Darrel J. Waggoner, M.D., FACMG is the Medical Director of the UCGS and Professor of Human Genetics and Pediatrics at the University of Chicago. Dr. Waggoner specializes in the treatment of metabolic and genetic disorders in children and adults. He sees patients in the Medical Genetics, Craniofacial, and Neurogenetics Clinics, and provides genetics consultation services for patients within the University of Chicago Medicine. As director of the clinical and laboratory genetics training program at the University of Chicago, and the medical genetics course in the Pritzker School of Medicine, Dr. Waggoner is involved in curriculum development and teaching for medical students and residents.

EDITOR (ED):What initially attracted you to this discipline? 

DJW: I went to undergrad at St. Louis University and afterwards worked for several years in a research lab in genetics as a research tech.  During that time period I was exposed to genetics both on a research and clinical basis. I befriended all the fellows and nutritionists while I was in the research lab and would spend a lot of time with them and became very interested in medicine as a career, and genetics in particular. So, based on those experiences I went to medical school at Washington University and then eventually went on to do pediatrics residency training at the University of Chicago and a chief resident year at the University of Chicago. I returned to do genetics fellowship training at Washington University to the original lab that I had started in with same group of people. I spent one clinical year and three postdoc years in the lab, in human genetics, and became board certified in medical genetics through the American Board of Medical Genetics. I started my first faculty position here at the University of Chicago and have been here ever since.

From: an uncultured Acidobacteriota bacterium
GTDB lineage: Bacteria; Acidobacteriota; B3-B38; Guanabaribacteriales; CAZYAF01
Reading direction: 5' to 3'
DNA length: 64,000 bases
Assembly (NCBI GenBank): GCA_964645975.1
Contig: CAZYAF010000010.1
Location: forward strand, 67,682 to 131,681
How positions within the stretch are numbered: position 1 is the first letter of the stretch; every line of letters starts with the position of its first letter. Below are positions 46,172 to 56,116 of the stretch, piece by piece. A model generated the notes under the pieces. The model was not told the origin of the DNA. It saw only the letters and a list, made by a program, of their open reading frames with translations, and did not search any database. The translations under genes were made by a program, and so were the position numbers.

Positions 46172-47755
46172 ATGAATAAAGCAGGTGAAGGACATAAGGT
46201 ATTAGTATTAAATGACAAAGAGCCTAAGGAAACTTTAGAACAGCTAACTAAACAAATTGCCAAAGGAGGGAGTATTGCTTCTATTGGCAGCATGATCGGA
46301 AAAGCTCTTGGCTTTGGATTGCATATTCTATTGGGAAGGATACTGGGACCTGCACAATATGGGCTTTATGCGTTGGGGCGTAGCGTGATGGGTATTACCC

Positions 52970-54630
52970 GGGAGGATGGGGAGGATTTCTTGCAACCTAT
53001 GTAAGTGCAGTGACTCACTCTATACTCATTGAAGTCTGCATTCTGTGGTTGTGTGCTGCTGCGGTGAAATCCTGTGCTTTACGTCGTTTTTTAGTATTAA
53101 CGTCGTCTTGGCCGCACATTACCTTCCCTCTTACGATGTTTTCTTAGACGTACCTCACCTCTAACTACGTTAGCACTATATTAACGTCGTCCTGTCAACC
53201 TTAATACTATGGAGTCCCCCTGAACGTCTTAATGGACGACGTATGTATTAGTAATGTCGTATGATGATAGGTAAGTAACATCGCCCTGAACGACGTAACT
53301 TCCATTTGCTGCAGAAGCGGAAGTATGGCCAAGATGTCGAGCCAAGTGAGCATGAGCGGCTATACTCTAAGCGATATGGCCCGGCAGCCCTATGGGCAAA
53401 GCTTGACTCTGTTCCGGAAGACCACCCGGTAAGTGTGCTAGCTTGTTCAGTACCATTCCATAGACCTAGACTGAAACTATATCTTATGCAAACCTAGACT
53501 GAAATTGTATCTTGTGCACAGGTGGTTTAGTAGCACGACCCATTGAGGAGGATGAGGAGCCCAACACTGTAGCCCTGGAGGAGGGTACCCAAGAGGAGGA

ED: The field of molecular diagnostic testing is moving forward at a rapid pace.  What do you think is the greatest challenge facing molecular diagnostic testing now and in the near future?

DJW: I think the biggest challenge facing molecular diagnostic testing is clinical interpretation in the setting of advancing technology. Technological advances are now outpacing the ability to know how to effectively interpret the results and provide clinical correlation.

ED: What’s the best part of your job?

DJW: The opportunity and challenge to be involved in a wide range of activities in the academic setting including clinical practice, education of medical students, residents and graduate students, research, and administrative responsibilities.

ED: When you are not at work, you are…

DJW: Outside of work I like to be involved in my children’s lives and activities, be in the outdoors as much as possible and enjoy climbing, hiking, camping and backpacking, and exercising.